(Disclaimer: I am a member of the eWON R&D team.)
I've done this successfully with WinHTTrack. You can follow the normal procedure for capturing a website, with two minor settings tweaks:
In Chrome, open Dev Tools, then login to the website you need to capture. In the Network tab, click on the HTML page you requested to find your session cookie (the name of this will differ depending on the back-end ...
If you just want to implement your own way of checking the entered password, then write a PAM module. It is a simple .so library that contains a pam_sm_authenticate() function. (It can also provide functions for authorization, password-change, etc.)
Start with something like this (in C), compile it as a .so library using -shared, copy to /lib/security/...
If you are on Mac OS X and you are wondering how to remove a basic-authentication credential from a website, you won't find the password in Safari preferences. The answer is in the Keychain Access App. Open it up (it's in Utilities) and then go to the Passwords Category (the categories are on the left, at the bottom - you don't need to be doing anything ...
I'm not sure if this is the proper solution but noticed in the SSSD FAQ this point:
When should I enable enumeration in SSSD? or Why is enumeration disabled by default?
"Enumeration" is SSSD's term for "reading in and displaying all the
values of a particular map (users, groups, etc.)". We disable this by
default in the SSSD in order to minimize ...
So I set the GIT_SSH env variable to $HOME/bin/git-ssh.
In order to support having my repo configuration dictate which ssh identity to use, my ~/bin/git-ssh file is this:
ssh -i $(git config --get ssh.identity) -F /dev/null -p 22 $*
Then I have a global git config setting:
$ git config --global ssh.identity ~/.ssh/default_id_rsa
And within any ...
The ssh client and the ssh-agent is communicating through a Unix domain socket whose name is specified to the client by the SSH_AUTH_SOCK environment variable (set by the agent upon its startup).
Thus, to prevent a single invocation of the client from querying the agent this variable can be set explicitly to something invalid, like an empty string;
I ran into this same problem just now and the help button on the share dialog actually (lo and behold) gave useful information:
Go to Control Panel -> Network and Internet -> Network and Sharing Center -> Advanced sharing settings and change Password protected sharing to off. See picture below:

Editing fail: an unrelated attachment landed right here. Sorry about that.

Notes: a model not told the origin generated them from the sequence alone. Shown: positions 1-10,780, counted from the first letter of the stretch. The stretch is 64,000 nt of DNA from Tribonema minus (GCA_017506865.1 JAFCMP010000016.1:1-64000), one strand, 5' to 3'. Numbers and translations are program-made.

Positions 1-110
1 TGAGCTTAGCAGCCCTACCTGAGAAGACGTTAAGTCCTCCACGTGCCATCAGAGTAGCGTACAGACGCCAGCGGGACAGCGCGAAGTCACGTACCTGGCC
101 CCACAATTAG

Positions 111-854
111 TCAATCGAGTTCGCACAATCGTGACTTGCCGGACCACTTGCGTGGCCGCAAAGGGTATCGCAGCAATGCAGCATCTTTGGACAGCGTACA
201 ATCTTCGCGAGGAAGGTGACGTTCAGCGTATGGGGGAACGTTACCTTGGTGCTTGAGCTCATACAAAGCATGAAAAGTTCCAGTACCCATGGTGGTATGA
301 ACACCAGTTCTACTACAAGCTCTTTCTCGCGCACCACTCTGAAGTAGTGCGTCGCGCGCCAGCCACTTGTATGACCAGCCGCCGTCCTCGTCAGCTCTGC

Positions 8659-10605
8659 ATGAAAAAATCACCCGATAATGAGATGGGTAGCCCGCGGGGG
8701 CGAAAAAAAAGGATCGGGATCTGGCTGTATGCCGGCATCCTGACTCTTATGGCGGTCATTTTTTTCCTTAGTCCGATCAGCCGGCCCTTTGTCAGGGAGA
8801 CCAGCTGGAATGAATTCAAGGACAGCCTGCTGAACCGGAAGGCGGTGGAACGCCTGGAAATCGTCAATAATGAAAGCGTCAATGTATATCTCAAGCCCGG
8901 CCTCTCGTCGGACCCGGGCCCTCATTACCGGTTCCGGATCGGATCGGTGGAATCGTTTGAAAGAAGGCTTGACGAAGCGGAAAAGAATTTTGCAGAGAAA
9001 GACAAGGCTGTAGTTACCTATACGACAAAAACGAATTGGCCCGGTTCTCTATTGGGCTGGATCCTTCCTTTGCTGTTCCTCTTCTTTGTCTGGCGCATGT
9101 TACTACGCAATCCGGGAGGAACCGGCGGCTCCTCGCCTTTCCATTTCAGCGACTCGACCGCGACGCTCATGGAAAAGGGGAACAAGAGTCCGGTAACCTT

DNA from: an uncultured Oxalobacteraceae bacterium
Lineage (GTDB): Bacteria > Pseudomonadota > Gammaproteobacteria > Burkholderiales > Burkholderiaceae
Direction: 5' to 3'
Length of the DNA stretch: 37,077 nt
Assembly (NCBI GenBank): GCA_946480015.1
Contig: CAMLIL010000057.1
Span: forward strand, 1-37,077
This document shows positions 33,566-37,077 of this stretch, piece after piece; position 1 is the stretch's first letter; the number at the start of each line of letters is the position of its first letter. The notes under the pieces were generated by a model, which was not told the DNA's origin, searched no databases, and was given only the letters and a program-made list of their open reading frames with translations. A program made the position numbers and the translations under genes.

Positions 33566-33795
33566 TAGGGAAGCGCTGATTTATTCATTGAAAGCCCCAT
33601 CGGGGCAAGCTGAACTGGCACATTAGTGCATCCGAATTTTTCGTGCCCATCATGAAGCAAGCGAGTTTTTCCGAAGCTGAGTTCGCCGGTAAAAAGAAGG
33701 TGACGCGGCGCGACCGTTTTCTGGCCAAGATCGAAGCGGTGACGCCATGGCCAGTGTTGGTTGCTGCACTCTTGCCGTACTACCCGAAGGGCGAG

You can do this with the --location-trusted option:
allow sending the name + password to all hosts that the site may redirect to.
The libcurl option for this is CURLOPT_UNRESTRICTED_AUTH and it is available from curl version 7.10.4-pre6 (31 Mar 2003).
There is no such thing as "SFTP key authentication", nor is there an "SFTP key" at all.
SFTP always uses standard SSH as the transport – the differences only begin after you've successfully authenticated (the client then requests either an interactive session, or an 'sftp' subsystem session). In other words, SFTP works exactly the ...
I had a client that needed a separate github account. So I needed to use a separate key just for this one project.
My solution was to add this to my .zshrc / .bashrc:
alias infogit="GIT_SSH_COMMAND=\"ssh -i ~/.ssh/id_specialkey\" git $@"
Whenever I want to use git for that project I replace "infogit" with git:
infogit commit -am "Some message" &&...
This is pretty much impossible as ping works at a much lower level than the proxy.
I am guessing you use a HTTP proxy – it works at a high level; the browser (or yum) only sends it HTTP requests for specific URLs (e.g. GET http://www.google.com/), and the proxy handles everything else – it might open a TCP connection to the server and forward the request; ...
I've been trying to troubleshoot this problem for nearly seven
years, and finally it get solved -- I launch keychain in my ~/.profile, which starts its own 'ssh-agent', even on machine B & C. This is the source of the problem, because keychain's ssh-agent overshadow the sshd provided one.
Removing it (keychain) from my ~/.profile solved the problem.
I think, you misunderstood the usage of authorized_keys.
authorized_keys is not a directory into which you put your pubkey-files.
authorized_keys is a regular file which includes all your pubkeys.
If you have only one key, you could just rename the file
mv id_rsa.pub authorized_keys
If you have more than one key, you could use cat to concatenate those ...